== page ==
Forgiving Maximo Rothman

Berwick Court Publishing  2013


This novel switches between a detective story set in present day Washington Heights, NYC and the community of Sosua in the Dominican Republic in the early 1940s. Detective Tolya Kurchenko is called in to solve the murder of Max Redmond, an elderly man found dead in his apartment by his Do¬≠minican maid. Max’s surviving son, Shalom Rothman, and his wife, Rachel, have had a difficult relationship with Max, though their autistic son Baruch spent quality time with his grandfather. Shalom and Rachel have become very religious, ba’alei teshuva, while Max turned away from observance in his younger days. Max escaped Hungary during the war by getting visas for himself and his wife to the Dominican Republic. President Trujillo opened the doors of his country to Jews fleeing Eastern Europe on condition that they settle and farm the land in the jungle, in a newly formed community called Sosua.

When Tolya finds Max’s diaries he thinks he has the key to solve the murder case. We learn about the tragedy of Jewish life in Sosua through these diaries. Though the Jews of Sosua were survivors given a second chance, they faced much hardship relocating to their new home and many of them lost most of their family left behind in Europe. We also read about Tolya’s childhood in communist Russia in the 1970s. Tolya and Max both endured difficult pasts with some similar experiences which help Tolya to understand Max and to move on in his own life. The author describes the clashing cultures of Washington Heights, Orthodox Jews and Latinos uneasily sharing their neighborhood. This book is a great read with an interesting mystery and fascinating information about the little known history of Sosua and its residents.

Discussion Questions

Courtesy of Berwick Court Publishing

  1. Why do you think Max and Helen drifted apart in Sosúa? Was one of them more responsible for the breakdown of their marriage than the other?

  2. Imagine Tolya had found Helen’s diary instead of Max’s. How might her perspective change your understanding of their experience and of Sosúa in general? Did you find yourself wanting her perspective while you were reading?

  3. More than just fitting in with the locals, Max forges a new identity and becomes Maximo. What aspects of Max, his past and personality, contributed to this transformation that was unique among the settlers? Was he trying to find himself, or forget his past?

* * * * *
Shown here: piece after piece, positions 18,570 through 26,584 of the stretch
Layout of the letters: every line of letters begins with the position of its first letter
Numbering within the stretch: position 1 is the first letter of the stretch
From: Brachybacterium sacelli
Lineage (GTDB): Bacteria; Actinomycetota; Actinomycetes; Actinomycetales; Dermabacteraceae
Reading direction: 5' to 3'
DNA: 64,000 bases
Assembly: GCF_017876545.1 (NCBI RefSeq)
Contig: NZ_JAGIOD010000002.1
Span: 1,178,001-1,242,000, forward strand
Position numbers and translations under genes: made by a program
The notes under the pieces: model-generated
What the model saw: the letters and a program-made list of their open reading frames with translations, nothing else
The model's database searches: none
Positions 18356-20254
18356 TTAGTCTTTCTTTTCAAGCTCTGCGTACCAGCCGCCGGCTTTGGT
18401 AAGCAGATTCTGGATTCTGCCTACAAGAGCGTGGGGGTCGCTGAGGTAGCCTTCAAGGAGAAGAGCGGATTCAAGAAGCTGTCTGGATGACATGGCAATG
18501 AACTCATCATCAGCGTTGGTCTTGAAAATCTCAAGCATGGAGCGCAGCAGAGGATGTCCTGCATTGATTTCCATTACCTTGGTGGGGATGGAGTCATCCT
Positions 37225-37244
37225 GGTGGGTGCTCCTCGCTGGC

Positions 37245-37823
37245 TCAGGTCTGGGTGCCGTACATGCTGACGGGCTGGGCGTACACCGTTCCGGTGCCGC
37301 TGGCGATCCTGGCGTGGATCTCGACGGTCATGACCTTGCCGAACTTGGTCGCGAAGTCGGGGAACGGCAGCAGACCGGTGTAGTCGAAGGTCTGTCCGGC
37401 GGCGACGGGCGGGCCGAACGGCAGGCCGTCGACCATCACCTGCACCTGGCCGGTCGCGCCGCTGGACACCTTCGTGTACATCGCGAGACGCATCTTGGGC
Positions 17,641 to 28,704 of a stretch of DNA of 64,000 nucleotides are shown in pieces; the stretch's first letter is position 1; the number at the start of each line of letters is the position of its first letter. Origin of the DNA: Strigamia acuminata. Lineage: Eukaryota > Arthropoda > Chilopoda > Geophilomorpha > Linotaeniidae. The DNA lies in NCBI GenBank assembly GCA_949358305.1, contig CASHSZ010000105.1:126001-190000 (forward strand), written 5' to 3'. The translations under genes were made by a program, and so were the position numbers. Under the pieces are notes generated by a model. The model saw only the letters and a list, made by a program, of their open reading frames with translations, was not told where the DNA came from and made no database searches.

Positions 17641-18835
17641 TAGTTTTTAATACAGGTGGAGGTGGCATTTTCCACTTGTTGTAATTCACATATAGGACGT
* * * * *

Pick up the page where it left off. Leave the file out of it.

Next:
4. It could be said that Judaism is the only constant setting of the novel. Why do the Jewish characters all struggle with their own Jewish identity? Are there aspects of Judaism that contribute to this struggle for identity, or is this common to people of all faiths? Whose relationship with faith — or lack thereof — do you relate with most?

  5. What is your take on Rachel’s justifications for her actions? Did her faith and/or culture play a role, or was she just crazy?

  6. Tolya’s fear of fatherhood is deep and abiding. Are his fears reasonable and/or natural? Shalom suggests: “Perhaps your reticence about fatherhood has more to do with your actions as a son than his as a parent.” Is Shalom right?

  7. What parallels did you notice between Max, Shalom and Tolya?

  8. Why does Tolya want to name the baby after Max? How did reading the diaries change him?

  9. The kindness and generosity of the Dominican people toward the Jewish settlers allowed two distinct cultures to establish connections and create a pocket of humanity. Was this relationship built in spite of the inhumanity both peoples had witnessed, or because of it?

  10. The history of the Sosúa settlement is unknown to most Jews and Dominicans alike. Given the extensive bodies of literature, art and research focused on the Holocaust, why do you think the story of Sosúa has received so little attention? What can we gain by learning about this history?

  11. As the novel portrays, the Jewish and Dominican communities in Washington Heights do not co-exist as amicably as their ancestors did in Sosúa. Many conflicts have arisen over the years, often stemming from mutual disdain and distrust. Why are these two communities, which share a history of acceptance, at odds in Manhattan? Is it due to a change in their respective cultures, or a change in their relative circumstance?

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